It is true that the recommendation of the Department is advisory. 50 U.S.C.App. § 456(j), 50 U.S.C.A.Appendix, § 456(j). Indeed, this very consideration led us in United States v. Nugent, supra, to allow considerable latitude in the auxiliary hearing which culminated in the Department's report. A natural corollary of this, however, is that a registrant be given an opportunity to rebut this recommendation when it coames to the Appeal Board, the agency with the ultimate responsibility for classification. For in the usual case it is the Appeal Board which renders the selective service determination considered 'final' in the courts, not to be overturned unless there is no basis in fact. Estep v. United States, 327 U.S. 114, 66 S.Ct. 423, 90 L.Ed. 567.
It should be emphasized, moreover, that in contrast to the strictly appellate functions it exercises in other cases, the Appeal Board in handling conscientious objector claims is the first selective service board to receive the Department's recommendation, and is usually the only decision-making body to pass on the entire file. An opportunity for the registrant to reply is therefore the only means of insuring that this Board will have all of the relevant data. Furthermore, if the registrant is to present his case effectively to the Appeal Board, he must be cognizant of all the facts before the Board as well as the over-all position of the Department of Justice. See Ohio Bell Telephone Co. v. Public Utilities Comm., 301 U.S. 292, 300-305, 57 S.Ct. 724, 728-730, 81 L.Ed. 1093; United States v. Abilene & So. Ry. Co., 265 U.S. 274, 289, 44 S.Ct. 565, 569, 68 L.Ed. 1016; Interstate Commerce Comm. v. Louisville & N.R. Co., 227 U.S. 88, 93, 33 S.Ct. 185, 187, 57 L.Ed. 431.
The facts here underscore this necessity. The Department in its recommendation emphasizes that the petitioner was of a Catholic family and concluded that petitioner's 'affiliation with (Jehovah's Witnesses) has been too recent and too closely related to his draft status to warrant the acceptance of his conscientious objector position as genuine. The fact that registrant became a member of the Jehovah's Witness sect one month after his * * * registration * * * lends weight to this conclusion.' But petitioner contends he was a member of the Witnesses before he registered, and there is testimony that he had not been of the Catholic belief since 1948. Nor was this facet of the case explored at the Department of Justice hearing. If petitioner had been afforded a copy of the recommendation, he might have successfully contradicted the basis of he Department's conclusion or diminished the forcefulness of its thrust. The record also discloses that the local Board apparently placed little emphasis on the lateness of petitioner's conversion, inquiring instead about the tenets of the sect and petitioner's employment in the steel plant. On appeal, it was logical for petitioner to direct his attention to these matters. But the Department of Justice based its rejection of his claim on the proximity of petitioner's conversion to his registration for the draft, a contention of which he had no knowledge and no opportunity to meet. The petitioner was entitled to know the thrust of the Department's recommendation so he could muster his facts and arguments to meet its contentions. See Morgan v. United States, 304 U.S. 1, 18,  58 S.Ct. 773, 776, 82 L.Ed. 1129.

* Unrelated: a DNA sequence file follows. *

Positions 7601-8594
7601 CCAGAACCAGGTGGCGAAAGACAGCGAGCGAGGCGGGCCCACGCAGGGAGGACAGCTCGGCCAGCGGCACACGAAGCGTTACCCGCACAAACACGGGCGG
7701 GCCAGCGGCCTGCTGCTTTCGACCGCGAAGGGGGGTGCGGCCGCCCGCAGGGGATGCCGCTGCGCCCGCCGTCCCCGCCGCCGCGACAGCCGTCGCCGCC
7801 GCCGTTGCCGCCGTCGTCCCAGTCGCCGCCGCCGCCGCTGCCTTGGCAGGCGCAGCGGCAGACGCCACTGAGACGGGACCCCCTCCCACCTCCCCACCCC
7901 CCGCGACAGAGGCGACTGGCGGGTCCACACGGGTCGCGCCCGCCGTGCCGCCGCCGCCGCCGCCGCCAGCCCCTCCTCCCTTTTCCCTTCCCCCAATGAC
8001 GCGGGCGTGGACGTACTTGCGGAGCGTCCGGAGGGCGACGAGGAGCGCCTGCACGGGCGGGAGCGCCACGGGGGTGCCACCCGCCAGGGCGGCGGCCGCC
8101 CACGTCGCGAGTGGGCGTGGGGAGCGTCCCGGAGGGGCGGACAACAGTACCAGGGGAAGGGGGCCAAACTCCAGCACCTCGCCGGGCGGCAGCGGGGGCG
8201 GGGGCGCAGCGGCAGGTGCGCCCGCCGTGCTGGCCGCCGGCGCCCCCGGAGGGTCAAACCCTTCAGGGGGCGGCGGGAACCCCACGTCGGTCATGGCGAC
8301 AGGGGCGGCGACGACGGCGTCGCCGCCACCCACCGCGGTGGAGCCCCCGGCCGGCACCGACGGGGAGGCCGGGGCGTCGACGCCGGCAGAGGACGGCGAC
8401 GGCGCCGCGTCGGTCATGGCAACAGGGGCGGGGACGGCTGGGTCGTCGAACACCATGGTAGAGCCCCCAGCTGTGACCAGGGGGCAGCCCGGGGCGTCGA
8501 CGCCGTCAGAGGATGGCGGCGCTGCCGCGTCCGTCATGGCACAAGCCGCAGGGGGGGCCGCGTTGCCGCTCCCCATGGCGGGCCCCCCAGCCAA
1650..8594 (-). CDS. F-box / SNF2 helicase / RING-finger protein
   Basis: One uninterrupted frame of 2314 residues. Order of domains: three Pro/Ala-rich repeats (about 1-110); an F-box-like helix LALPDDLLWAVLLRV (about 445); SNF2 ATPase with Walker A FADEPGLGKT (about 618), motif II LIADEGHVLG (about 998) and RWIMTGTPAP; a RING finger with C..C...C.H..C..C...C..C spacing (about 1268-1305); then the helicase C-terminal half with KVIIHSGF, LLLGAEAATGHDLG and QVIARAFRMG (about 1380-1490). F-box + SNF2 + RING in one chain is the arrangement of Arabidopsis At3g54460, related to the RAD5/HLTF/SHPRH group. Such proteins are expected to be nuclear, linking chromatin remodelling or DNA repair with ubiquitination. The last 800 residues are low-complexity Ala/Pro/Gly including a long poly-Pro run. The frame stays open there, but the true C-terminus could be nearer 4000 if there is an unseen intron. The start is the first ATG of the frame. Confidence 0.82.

Nor is this requirement inconsistent with the views expressed in United States v. Nugent, supra, (346 U.S. 1, 73 S.Ct. 996), that selective service procedures, 'geared to meet the imperative needs of mobilization and national vigilance', are not to be delayed by 'litigious interruption.' The registrant in that case sought to make the auxiliary procedure of the Department of Justice 'a full-scale trial for each appealing registrant.' We refuse to compel 'an all-out collateral attack at the (Department of Justice) hearing on the testimony obtained in its prehearing investigation.' Here all that is involved is the mailing of a copy of the Department's recommendation to the registrant and permitting a reply to the Appeal Board. The registrant already has the right to file a statement with the Appeal Board.  Just as the right to a hearing means the right to a meaningful hearing, United States v. Nugent, supra; Simmons v. United States, supra, so the right to file a statement before the Appeal Board includes the right to file a meaningful statement, one based on all the facts in the file and made with awareness of the recommendations and arguments to be countered.
A similar problem has arisen once before in the administration of our selective service laws. Under the Selective Training and Service Act of 1940, 50 U.S.C.A.Appendix, § 301 et seq., local Boards referred to panels of clergymen and laymen of a particular faith questions concerning the validity of ministerial and divinity student claims. The panel interviewed the registrant and made a report to the local Board. In sustaining the use of these panels, this Court emphasized the right of the registrant under the regulations to examine the report and 'explain or correct it, or deny it.' Eagles v. United States ex rel. Samuels, 329 U.S. 304, 313, 67 S.Ct. 313, 318, 91 L.Ed. 308. See also Eagles v. United States ex rel. Horowitz, 329 U.S. 317, 323, 67 S.Ct. 320, 324, 91 L.Ed. 318. And, in a case where it was not shown that the registrant had access to the panel's report, Judge Learned Hand said: